Carson Palmer: How His Trade Demand Affects Vince Young, Donovan McNabb
Carson Palmer has demanded a trade from the Cincinnati Bengals, according to a report from ESPN.
This kind of demand will send shockwaves throughout the league, especially in a year where the first-round quarterback depth all of a sudden looks thin and there a lot of teams with needs.
To add to the drama, Palmer isn't the only starting quarterback on the trade market, and this could affect overall value of starting quarterbacks looking for new teams.
This complex situation just got even more complex, so let's look at this situation and how it affects the NFL step by step.
The Collective Bargaining Agreement
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The NFL's collective bargaining agreement expires March 3. There can be no trades among any teams involving players until a new CBA is signed.
For this piece, we will assume a new contract and go from there because at some point, that is going to happen.
The Quarterback Market
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There's a lot of meat in this market this year, so expect the value of every quarterback on the market to be adjusted accordingly.
When a starting quarterback hits the market for a trade, their value usually is through the roof because it's highly unusual for there to be more than one on the market in any given year.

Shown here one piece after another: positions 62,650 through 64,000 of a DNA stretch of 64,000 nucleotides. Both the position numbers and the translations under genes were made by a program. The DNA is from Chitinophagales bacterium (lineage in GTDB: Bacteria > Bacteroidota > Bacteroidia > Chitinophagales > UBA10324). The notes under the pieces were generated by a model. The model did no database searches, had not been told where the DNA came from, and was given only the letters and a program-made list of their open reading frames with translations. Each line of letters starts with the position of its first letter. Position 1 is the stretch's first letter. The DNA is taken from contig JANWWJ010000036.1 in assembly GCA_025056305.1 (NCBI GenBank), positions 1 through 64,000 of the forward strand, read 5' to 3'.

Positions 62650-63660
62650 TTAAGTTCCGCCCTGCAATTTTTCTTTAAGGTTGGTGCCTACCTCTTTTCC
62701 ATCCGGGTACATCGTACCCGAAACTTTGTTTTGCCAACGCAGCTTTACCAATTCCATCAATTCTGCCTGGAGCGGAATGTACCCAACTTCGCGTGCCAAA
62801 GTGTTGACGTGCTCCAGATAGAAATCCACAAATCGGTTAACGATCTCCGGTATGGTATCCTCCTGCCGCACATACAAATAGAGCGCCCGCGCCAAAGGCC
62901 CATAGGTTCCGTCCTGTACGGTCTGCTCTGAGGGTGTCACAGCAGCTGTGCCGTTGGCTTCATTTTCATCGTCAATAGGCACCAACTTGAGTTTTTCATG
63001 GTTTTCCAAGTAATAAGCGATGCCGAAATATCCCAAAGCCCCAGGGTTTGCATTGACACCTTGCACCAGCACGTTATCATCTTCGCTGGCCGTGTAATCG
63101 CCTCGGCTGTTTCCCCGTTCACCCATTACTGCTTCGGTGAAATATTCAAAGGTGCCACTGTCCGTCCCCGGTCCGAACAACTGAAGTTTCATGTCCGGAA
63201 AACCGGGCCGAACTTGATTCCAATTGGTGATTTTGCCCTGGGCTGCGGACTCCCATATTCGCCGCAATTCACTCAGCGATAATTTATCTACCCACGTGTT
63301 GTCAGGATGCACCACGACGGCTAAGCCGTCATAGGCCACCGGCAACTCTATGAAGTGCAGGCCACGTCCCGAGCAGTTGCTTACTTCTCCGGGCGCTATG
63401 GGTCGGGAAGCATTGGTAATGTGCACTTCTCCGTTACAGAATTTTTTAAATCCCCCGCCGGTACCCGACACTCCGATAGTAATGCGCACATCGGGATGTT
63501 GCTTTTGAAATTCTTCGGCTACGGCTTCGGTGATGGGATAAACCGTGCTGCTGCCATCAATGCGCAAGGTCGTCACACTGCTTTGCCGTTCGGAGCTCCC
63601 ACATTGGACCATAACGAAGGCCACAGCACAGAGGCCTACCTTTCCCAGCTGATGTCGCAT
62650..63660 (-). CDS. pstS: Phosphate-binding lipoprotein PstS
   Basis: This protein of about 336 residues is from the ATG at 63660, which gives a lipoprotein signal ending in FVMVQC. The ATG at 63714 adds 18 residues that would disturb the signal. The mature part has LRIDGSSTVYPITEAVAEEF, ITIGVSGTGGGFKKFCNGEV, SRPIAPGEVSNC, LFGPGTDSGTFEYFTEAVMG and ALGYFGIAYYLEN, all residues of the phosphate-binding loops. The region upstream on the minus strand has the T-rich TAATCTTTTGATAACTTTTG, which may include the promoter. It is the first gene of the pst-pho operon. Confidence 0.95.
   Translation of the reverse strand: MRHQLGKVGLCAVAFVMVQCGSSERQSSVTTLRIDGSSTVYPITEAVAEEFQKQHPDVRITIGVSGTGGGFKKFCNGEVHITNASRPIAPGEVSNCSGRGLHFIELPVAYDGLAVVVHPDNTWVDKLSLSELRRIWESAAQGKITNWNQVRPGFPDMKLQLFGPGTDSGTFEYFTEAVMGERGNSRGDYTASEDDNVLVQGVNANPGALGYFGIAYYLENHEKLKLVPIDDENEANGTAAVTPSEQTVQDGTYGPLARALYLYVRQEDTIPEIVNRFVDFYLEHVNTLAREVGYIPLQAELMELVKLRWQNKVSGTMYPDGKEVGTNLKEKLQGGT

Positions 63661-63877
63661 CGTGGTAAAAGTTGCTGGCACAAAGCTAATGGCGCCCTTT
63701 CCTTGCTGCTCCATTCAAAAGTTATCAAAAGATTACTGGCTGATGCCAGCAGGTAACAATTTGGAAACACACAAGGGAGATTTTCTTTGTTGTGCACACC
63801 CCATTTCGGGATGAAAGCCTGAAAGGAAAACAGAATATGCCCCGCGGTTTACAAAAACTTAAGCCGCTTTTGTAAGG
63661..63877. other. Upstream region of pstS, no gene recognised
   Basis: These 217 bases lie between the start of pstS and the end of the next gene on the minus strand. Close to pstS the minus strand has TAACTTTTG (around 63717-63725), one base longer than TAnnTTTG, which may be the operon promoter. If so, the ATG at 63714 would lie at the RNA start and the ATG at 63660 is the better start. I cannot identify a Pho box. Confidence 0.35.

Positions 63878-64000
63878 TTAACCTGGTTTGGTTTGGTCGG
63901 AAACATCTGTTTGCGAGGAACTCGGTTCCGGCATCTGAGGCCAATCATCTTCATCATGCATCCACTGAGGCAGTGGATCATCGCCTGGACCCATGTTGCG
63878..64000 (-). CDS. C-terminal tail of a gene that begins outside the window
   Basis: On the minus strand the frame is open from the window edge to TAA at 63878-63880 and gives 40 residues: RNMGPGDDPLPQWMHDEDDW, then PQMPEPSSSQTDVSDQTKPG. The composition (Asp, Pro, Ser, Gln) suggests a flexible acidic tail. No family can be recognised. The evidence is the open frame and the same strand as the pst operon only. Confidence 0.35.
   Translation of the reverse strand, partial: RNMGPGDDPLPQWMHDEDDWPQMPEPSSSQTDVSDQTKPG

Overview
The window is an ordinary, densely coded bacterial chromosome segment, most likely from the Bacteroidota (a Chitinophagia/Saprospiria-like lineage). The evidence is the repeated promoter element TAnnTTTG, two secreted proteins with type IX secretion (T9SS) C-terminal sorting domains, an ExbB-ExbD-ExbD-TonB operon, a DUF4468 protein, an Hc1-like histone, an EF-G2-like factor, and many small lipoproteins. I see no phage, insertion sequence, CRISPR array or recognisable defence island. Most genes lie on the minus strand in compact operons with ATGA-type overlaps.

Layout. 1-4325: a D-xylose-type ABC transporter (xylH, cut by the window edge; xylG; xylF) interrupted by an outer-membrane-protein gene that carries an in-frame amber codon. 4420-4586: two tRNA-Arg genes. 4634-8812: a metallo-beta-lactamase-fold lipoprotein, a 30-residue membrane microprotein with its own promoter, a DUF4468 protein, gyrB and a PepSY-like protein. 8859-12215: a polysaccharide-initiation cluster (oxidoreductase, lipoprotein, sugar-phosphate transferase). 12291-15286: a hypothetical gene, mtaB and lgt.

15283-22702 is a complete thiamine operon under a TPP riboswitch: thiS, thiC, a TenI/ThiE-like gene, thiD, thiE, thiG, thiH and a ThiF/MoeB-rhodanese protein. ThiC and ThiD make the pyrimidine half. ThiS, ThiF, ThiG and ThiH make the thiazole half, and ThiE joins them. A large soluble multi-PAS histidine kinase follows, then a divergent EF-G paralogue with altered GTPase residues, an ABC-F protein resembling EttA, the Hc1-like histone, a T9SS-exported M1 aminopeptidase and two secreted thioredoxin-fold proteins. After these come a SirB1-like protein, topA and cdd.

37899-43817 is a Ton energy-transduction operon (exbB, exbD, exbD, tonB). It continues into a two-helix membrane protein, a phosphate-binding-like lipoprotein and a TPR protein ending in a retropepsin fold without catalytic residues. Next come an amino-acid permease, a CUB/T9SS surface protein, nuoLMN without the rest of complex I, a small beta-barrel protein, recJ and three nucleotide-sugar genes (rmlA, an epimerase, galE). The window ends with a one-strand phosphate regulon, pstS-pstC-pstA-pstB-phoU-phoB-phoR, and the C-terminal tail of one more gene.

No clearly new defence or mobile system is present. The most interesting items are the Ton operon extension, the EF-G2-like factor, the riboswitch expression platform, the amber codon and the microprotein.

But now you have competition. Besides Palmer, there is Donovan McNabb and Vince Young for sure. You also possibly have Kevin Kolb and Matt Flynn to think about.
Yes. Flynn's contract with the Green Bay Packers is up after the 2011 season. Flynn made himself a tradable commodity in his one start. While he won't command the kind of price the other quarterbacks will, he now is a factor in the equation. There's no way he stays in Green Bay as a backup after 2011 if he can get paid better to be in the mix as a starter somewhere else.
Teams With Needs
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Let's go down to the trading floor and see who is looking for quarterbacks, including teams with quarterbacks demanding trades.
1. Washington Redskins
2. Minnesota Vikings
3. San Francisco 49ers
4. Tennessee Titans
5. Miami Dolphiins
5. Cincinnati Bengals
6. Arizona Cardinals
7. Carolina Panthers
8. Denver Broncos (Maybe)
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The Broncos have Tim Tebow and Kyle Orton. No one knows who the Broncos are going to go with next year, or if they're going to trade any of the quarterbacks on the roster.
For the moment, no one knows what the Broncos will do, and with Palmer now on the market, this drops the value of Orton and Tebow considerably. Look for the Broncos to hold onto both quarterbacks this season unless someone makes them an offer they can't refuse.
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The Eagles have been letting everyone know in the only ways they can that Kevin Kolb probably isn't going anywhere.
With the kind of offense they're running, and how hard Michael Vick plays, the Eagles front office knows they need to great quarterbacks to get through a season.